Saturday, April 16, 2016

Batteries

Our tour took us to Charleston, SC. We lived 90 miles from Charleston for 34 years, and saw things on our tour that we had never happened upon when we lived so close! That always seems to be the way.

Adventure Caravans arranged for a short city bus tour. We had a delightful guide who was the epitome of a southern belle: accent, hat and all. She shared all kinds of stories with us about this lovely old city.

We took a boat ride out to Fort Sumter, where the first shots of the Civil War were fired. We had a fantastic park ranger on board who told us the history of the fort with such animation, the audience couldn't look away. The fort is on an island in Charleston harbor, and was a formidable structure in its day. However,  shelling during the early battles of the war left much of the fort in rubble. The old brick bastions couldn't stand up to the heavy armament and the 'new' technologies of the day. The fort was reconstructed in 1870, with modifications, and then, following the Spanish American War a concrete battery, or gun emplacement, was put into the center of the old fortifications to house long rifled canon. This was part of a major coastal defense network.

Fort Sumter and the battery emplacement.
The walls of the fort are a bit lower than they were during the Civil War.
Picture courtesy of boatingtimesscnc.com
On our tour of Fort Sumter, the ranger explained about the network of forts that formed the harbor defense system during the Civil War. She pointed out Fort Moultrie on Sullivan's Island, on the north side of the Charleston harbor. We Dreamers later hopped in the car and took a brief tour of that fort. We were surprised (as we were uninformed or had forgotten this chapter of history) that there were bunkers, or batteries at Fort Moultrie as well.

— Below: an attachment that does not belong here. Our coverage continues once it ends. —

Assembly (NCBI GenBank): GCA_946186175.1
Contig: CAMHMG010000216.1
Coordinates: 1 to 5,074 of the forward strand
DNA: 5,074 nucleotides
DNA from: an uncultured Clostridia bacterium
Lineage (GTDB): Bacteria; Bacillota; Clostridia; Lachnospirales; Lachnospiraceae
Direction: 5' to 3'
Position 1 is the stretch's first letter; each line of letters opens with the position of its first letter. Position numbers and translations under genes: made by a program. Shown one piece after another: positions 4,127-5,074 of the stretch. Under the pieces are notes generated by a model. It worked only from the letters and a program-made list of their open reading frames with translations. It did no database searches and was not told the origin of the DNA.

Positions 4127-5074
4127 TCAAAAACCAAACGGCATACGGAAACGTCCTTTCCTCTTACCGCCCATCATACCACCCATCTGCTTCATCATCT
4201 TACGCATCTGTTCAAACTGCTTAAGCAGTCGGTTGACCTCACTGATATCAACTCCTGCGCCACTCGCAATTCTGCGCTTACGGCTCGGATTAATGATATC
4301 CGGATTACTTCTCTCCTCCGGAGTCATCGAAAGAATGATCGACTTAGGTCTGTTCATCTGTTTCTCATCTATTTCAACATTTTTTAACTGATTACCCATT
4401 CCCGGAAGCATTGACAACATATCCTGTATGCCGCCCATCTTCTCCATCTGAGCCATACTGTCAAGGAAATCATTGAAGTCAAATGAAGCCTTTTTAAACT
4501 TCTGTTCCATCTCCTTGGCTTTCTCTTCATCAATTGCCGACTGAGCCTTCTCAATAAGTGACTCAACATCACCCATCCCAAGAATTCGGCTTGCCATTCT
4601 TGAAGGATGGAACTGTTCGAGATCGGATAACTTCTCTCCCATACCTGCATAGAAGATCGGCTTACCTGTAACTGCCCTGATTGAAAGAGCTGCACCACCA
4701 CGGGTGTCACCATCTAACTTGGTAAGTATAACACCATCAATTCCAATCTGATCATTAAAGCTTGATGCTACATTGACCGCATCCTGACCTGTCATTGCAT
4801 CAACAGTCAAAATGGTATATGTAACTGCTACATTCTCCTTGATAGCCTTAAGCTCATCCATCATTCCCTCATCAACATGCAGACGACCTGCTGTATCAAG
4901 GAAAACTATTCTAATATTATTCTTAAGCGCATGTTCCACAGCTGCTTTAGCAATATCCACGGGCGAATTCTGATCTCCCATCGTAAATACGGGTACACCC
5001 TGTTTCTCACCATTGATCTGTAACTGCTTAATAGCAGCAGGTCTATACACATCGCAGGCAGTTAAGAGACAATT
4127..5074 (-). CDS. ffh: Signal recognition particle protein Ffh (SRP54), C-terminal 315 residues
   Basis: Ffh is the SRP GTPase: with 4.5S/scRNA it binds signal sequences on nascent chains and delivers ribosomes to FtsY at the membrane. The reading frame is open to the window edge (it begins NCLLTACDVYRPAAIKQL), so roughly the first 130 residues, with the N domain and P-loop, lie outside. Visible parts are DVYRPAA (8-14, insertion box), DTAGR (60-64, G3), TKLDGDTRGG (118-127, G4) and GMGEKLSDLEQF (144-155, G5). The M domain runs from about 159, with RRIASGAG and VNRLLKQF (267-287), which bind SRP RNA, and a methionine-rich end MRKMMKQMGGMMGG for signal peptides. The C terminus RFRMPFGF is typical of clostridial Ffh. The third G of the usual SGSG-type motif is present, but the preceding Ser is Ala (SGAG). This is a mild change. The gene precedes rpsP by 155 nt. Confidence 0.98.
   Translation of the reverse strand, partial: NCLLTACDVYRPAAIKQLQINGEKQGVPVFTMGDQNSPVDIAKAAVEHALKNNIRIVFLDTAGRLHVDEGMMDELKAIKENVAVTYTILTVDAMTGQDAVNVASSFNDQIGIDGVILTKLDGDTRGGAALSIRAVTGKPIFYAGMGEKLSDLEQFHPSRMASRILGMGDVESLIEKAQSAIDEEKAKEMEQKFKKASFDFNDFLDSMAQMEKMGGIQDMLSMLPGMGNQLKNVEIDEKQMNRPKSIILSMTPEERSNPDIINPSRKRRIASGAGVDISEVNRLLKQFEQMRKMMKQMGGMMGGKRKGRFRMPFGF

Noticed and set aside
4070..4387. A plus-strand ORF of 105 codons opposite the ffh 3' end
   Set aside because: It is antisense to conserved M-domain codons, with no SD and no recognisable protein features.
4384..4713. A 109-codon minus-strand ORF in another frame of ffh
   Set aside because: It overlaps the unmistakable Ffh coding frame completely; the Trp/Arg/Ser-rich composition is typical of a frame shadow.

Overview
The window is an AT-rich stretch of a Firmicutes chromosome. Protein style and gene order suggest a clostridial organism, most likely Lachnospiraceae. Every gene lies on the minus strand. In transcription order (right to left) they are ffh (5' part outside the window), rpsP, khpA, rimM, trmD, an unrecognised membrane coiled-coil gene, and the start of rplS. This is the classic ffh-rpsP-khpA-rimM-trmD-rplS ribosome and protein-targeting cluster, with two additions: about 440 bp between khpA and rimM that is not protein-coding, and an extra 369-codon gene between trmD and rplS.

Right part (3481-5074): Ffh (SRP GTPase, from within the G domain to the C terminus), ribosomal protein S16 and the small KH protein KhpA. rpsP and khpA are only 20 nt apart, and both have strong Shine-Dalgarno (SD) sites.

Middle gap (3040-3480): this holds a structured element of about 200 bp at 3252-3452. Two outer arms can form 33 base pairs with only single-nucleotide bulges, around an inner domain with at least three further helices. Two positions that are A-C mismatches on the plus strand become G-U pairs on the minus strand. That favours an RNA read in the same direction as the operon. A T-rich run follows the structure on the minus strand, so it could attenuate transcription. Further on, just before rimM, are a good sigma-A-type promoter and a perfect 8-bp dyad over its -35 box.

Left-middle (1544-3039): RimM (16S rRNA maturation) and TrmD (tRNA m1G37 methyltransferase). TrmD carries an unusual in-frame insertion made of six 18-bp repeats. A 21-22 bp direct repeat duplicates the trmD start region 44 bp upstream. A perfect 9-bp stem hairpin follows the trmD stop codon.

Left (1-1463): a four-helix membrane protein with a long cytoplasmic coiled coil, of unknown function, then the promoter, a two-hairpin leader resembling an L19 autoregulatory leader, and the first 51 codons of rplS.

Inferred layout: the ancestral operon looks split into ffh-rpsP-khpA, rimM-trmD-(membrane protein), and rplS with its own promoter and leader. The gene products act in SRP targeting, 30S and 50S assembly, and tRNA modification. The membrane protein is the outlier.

One of several batteries on Sullivan's Island
This one is at the corner of Fort Moultrie.

Photo courtesy of burgis.org
As we left the fort, we found more batteries, along the beach of the island. A little poking around led me to discover that the lower tip of Sullivan's Island had been purchased to form the Fort Moultrie Military Reservation for coastal defense around 1900. This was closed after World War II as it could no longer play a significant role in defense, but the batteries were never removed. Some of the batteries are visible from the road, and are owned by the town.


 Others are shrouded in wild muscadine grape vines, and can barely be seen poking out from the trees. It seemed a perfect venue for a haunted house in the fall! One end of one of the bunkers has been repurposed as the town library!


One can't help but notice the Sullivan's Island lighthouse. We could see this landmark from Fort Sumter, in the middle of Charleston harbor. Once we were on the island, we had a better view of the lighthouse. It is not your usual lighthouse! This is one of the most modern lighthouses in the US. Instead of rebuilding a typical cylindrical structure, this one was constructed in the early 1960's in a triangular shape. At 140' in height it looks very tall, but there are over 20 lighthouses in the US that are taller. What this may have over them is that due to its more modern date of construction, it has air conditioning and heating... and an elevator!


In 1989 Hurricane Hugo came ashore near Sullivan's Island. The category 4 hurricane brought winds of 135 mph and a storm surge that was 13 feet high. It destroyed 15 percent of the homes on the island, in some places wiping out 3 rows of beach homes. It severely damaged 40% of the remaining homes. 
Courtesy of customersthatstick.com
While driving through the island we saw many lovely homes. The newer homes are constructed on pillars to be above the flood plain. 

This post has gone much like a pin-ball game, bouncing from one topic to another! Perhaps it is time for the ball to come to rest!

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